Darwin’s birthday has just passed and the great man is being celebrated for his contributions, his theories, and the straightforward intellectual heavy-lifting required to achieve the Origin of the Species.

What is sadly not being celebrated (or condemned) and indeed is often cast aside in reference to this fine work, is the fact that few outside those who study evolution and natural selection have even read the book or truly understand what it postulates. Moreover, it is today, very likely, more useful for its misuse than the rightly praised work of theory that it is.

Now, before anyone gets their secular knickers in a knot about my use of the term ‘theory’, permit me to clarify that I am using it in the proper sense, theory:

  • a supposition or a system of ideas intended to explain something, esp. one based on general principles independent of the thing to be explained : Darwin’s theory of evolution.
  • a set of principles on which the practice of an activity is based : a theory of education | music theory.
  • an idea used to account for a situation or justify a course of action : my theory would be that the place has been seriously mismanaged.
  • Mathematics a collection of propositions to illustrate the principles of a subject.

So, there we have it. I don’t mean – a guess.

Generally, opponents to natural selection focus on the word ‘theory’, incorrectly believing that the idea postulated is unproven and therefore no more than a guess. This is especially interesting in the hands of Fundamentalist Christians or Extremists of any Religion as proving the existence of God has, at least to the knowledge of this author, yet to be achieved. However, that being said, how one is able to prove, disprove, or even comprehend the comings and goings of a transcendent being is beyond me.

In fact, members of the extreme side of religious belief have concocted some marvellously inane ‘guesses’ to address those annoying paradoxes that one encounters when claiming the Bible is not merely the word of God, but also an irrefutable historical record.

Sorry folks, but human’s didn’t ride dinosaurs.

However, on the other side of the riot barrier are the fundamentalist secularists the religious scientists whose view is purely tied to evidentiary proof and testability – if it cannot be tested it cannot be true.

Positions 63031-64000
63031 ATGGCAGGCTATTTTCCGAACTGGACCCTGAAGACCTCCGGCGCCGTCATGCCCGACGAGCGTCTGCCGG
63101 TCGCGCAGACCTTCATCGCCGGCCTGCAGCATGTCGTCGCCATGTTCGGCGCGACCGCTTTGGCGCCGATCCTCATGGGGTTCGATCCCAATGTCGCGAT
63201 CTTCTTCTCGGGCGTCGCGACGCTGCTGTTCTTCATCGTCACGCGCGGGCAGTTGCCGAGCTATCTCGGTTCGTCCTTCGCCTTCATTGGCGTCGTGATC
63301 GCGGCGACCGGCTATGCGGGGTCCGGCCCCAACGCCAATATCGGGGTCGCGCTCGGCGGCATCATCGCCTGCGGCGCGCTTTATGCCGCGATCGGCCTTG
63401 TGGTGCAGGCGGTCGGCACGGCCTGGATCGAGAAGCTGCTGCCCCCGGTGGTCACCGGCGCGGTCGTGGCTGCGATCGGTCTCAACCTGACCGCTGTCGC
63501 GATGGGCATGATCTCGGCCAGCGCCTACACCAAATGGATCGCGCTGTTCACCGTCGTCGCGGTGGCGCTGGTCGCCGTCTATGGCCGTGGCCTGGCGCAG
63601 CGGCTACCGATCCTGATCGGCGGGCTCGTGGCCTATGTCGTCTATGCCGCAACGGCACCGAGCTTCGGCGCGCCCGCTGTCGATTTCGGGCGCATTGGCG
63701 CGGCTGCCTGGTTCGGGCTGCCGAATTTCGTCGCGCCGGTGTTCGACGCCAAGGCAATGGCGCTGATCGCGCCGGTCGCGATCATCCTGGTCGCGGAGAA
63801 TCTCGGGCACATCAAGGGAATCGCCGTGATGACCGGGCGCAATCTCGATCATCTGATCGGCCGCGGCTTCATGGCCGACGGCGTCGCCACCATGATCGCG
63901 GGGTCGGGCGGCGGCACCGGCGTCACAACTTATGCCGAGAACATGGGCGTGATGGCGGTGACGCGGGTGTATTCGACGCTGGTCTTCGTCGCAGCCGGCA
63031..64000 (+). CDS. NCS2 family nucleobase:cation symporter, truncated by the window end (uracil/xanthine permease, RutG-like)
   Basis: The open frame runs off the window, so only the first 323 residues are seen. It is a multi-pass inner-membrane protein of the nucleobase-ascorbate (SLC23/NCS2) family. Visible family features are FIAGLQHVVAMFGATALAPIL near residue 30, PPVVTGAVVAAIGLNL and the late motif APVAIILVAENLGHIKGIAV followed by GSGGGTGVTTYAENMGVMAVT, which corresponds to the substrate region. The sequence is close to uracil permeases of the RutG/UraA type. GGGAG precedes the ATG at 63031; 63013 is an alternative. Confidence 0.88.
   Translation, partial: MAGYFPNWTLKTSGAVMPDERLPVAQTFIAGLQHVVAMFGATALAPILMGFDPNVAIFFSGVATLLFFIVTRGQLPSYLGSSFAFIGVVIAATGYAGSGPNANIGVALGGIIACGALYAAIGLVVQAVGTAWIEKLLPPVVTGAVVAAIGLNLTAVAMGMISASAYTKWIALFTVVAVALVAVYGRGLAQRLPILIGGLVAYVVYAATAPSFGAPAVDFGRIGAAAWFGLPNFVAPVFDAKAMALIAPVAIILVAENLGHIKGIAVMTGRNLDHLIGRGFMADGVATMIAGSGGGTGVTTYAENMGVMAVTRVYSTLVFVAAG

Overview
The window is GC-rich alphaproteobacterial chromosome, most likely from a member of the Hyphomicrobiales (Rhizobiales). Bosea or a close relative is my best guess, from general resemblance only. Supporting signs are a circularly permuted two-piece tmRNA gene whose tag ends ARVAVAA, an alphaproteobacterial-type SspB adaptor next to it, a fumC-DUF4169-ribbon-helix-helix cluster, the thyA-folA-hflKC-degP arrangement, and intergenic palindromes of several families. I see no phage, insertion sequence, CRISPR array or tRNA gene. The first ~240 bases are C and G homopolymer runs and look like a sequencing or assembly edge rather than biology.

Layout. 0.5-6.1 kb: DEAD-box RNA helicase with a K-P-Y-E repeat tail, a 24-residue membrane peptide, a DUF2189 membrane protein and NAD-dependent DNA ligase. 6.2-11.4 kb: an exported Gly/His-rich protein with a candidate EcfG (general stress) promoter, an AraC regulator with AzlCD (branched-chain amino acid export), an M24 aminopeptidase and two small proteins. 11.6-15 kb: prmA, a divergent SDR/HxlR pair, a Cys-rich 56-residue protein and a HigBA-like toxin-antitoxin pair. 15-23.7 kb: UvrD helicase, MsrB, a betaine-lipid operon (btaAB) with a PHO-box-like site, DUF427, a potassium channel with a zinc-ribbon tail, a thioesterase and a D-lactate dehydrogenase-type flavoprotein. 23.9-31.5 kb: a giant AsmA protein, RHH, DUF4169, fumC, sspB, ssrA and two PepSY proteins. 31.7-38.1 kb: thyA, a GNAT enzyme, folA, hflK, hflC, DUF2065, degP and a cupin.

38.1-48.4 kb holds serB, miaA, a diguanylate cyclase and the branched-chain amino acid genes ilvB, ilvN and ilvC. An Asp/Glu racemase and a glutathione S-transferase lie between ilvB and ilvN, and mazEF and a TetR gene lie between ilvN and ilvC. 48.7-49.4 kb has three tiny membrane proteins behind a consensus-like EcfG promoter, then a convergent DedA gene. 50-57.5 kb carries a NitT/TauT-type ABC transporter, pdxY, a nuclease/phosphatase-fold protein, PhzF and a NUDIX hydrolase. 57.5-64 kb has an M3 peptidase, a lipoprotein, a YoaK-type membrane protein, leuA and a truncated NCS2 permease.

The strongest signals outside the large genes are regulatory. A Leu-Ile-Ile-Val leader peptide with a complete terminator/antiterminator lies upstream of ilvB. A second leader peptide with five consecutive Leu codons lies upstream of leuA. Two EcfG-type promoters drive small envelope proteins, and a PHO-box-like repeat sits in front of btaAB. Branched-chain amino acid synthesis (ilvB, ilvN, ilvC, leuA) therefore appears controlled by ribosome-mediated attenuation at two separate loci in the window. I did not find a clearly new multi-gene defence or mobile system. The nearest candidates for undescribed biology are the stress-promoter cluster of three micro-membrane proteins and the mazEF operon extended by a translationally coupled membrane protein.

Sadly, in a Universe where so much cannot be tested, or in fact measured, basing one’s life on that which can is terribly limiting.

These two groups demonstrate the greatest misuse of CD’s work. On the one hand he’s a charlatan who has bilked people into a false philosophy since the 19th century. In others he’s the definitive proof, ‘the ‘skewer’ of God’. Rubbish on both these views. Rubbish as well on the notion that they cannot be compatible, let alone exist without one necessarily believing the other.

The polemics by both sides in this argument serve to co-opt the work of Darwin as the club of anti-religion, or of the voice of non-delusional reason; it is neither. This has nothing whatever to do with Darwin himself, or what he believed. Darwin, like any good scientist was – it appears – objective and aligned only with the observations he made. So it should be.

Often anyone failing to believe absolutely in the petty pronouncements of either side of the ‘reason’ and ‘God’ argument, brands the un-accepting and likely intelligent person a delusional fool or follower of Satan. This is the very reason that sensibility has failed these two sides of the same coin. That they have each tried to use Darwin to their own ends warrants their immediate and summary condemnation. I recommend a darts board with two sides, one with your favourite tele-vangelist portrait on one side and one with Dawkin’s portrait on the other; pick your target and toss away!